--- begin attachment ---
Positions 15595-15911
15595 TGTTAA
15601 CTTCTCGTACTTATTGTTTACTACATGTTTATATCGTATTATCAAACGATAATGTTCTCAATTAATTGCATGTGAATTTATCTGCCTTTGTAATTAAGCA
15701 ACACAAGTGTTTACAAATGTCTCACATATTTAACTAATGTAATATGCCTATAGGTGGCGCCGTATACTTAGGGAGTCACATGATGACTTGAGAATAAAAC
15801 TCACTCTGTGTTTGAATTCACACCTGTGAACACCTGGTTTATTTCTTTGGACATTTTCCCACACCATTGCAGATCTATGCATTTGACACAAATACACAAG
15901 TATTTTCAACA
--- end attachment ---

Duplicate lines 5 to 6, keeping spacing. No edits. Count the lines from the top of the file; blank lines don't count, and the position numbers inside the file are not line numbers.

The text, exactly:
15801 TCACTCTGTGTTTGAATTCACACCTGTGAACACCTGGTTTATTTCTTTGGACATTTTCCCACACCATTGCAGATCTATGCATTTGACACAAATACACAAG
15901 TATTTTCAACA